A few weeks ago, I received an e-mail from one of my new parishioners. It was a chain-e-mail warning that the movie The Golden Compass was basically a tool to recruit youth to atheism. At that point, I pledged to that parishioner that I would go get the book and read it, and I would try to see the movie, and then, and ONLY then, would I feel qualified to judge the merits of the argument.
Two weeks later, I got a very similar e-mail from another current parishioner. I replied similarly to them, but adding the statement that I hadn't yet gotten the book.
This weekend, I got a third very similar e-mail, this time from a parishioner at a church I used to serve. At that point, I still hadn't gotten the book.
I take the hint! I am going to Delaware this week, and I have a gift card to a bookstore down there. I will use it to buy as much of the series as I can.
After that first e-mail, I read a few articles online about the author, Phillip Pullman. (Don't worry, they were from repuatable sites like regular British newspapers.) Indeed, he is an atheist. From what I gather in the articles, he is a much more genial atheist than guys like Christopher Hitchens. He personally chooses not to believe, but he doesn't seem to mind particularly that others do. His big beef is with a monolithic church that demands assent and seeks to run people's lives. In the books, apparently, he has created a "magisterium", which functions much as the worst parts of organized religion do. And in England, where he's from, the organized church means the state church, the Church of England. That particular church is invovled in the official and governmental life of England in a way that is foreign to us in the US.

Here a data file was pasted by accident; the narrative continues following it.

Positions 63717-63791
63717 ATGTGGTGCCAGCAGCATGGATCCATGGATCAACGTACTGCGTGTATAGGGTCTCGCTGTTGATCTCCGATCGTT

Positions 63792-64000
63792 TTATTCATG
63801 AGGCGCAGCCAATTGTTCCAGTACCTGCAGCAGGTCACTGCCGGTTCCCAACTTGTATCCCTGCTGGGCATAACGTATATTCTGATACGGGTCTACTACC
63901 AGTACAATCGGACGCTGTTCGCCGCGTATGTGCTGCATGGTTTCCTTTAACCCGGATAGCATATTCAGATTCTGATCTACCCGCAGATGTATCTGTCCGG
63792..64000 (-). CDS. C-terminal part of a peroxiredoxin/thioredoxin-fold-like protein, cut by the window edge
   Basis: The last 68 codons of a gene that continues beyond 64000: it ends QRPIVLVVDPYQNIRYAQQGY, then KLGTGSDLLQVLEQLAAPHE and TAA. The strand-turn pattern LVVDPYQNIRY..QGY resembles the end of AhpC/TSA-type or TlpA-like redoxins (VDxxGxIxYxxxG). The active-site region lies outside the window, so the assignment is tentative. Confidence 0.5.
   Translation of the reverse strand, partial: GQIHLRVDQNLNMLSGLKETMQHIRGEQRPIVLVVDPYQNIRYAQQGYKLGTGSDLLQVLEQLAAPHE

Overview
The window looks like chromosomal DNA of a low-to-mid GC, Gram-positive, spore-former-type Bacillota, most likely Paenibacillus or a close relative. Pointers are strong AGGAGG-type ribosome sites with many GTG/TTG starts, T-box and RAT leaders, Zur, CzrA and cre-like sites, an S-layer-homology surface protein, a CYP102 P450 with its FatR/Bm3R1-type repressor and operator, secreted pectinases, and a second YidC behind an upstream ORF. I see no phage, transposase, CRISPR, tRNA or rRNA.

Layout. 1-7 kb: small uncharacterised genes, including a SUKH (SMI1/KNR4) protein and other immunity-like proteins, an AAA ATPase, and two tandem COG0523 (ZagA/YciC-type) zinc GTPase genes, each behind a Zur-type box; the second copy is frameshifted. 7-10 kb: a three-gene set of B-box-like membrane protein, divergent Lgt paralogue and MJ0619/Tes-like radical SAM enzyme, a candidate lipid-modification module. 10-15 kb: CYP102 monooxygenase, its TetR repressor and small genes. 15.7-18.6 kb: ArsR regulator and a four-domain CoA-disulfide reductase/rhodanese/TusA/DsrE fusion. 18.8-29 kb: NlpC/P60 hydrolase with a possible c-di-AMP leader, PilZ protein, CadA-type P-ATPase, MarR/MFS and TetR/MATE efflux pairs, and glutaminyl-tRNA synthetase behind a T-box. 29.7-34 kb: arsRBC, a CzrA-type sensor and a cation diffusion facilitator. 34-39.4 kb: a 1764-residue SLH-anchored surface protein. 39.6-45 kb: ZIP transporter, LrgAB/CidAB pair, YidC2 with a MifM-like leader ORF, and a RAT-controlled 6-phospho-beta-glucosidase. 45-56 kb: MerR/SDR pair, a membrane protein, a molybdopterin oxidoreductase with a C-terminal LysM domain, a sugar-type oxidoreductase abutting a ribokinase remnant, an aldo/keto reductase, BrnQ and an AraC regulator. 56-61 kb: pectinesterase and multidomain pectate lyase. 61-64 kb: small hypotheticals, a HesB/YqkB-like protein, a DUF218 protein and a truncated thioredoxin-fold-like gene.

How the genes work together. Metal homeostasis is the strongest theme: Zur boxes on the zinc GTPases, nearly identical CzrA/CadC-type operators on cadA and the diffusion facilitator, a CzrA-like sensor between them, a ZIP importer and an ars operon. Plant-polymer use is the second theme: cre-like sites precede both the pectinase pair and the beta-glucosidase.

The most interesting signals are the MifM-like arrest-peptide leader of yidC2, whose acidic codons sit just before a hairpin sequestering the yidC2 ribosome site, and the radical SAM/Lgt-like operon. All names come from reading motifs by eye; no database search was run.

A few things about me as I begin this project--I enjoy fantasy, though my patience runs out quickly with certain formulas (Robert Jordan, anyone?). I also enjoy movies. This project will not be entirely a chore. I am not going into it with the attitude that sin and heresy are present, and I am seeking it where it lives and destroying it. I do, however, have the ability to name what I consider to be theologically suspect, even as I enjoy the storytelling.
So, I am going to read the whole series of three, and I will see the movie of the first one. But I will warn people--I approach controversies like this from a very skeptical angle. Often, I believe, books like this, The Last Temptation of Christ, and the like are protested because one particular scene or idea is taken out of context, and made to be heretical. Usually the controversy is kindled by folks who never actually even try to see what the author/moviemaker intended. And the intended statment of the movie turns out to be entirely orthodox, devotional, or something that religious people probably should hear. Don't get me started on one of my favorite TV shows ever, Nothing Sacred, about an inner city Catholic priest, which lasted one season on ABC 15-20 years ago.
It may happen that I will blog periodically as I am trying to fit in reading these books along with the rest of my vocation as a pastor. If they are a quick read, then I will write less.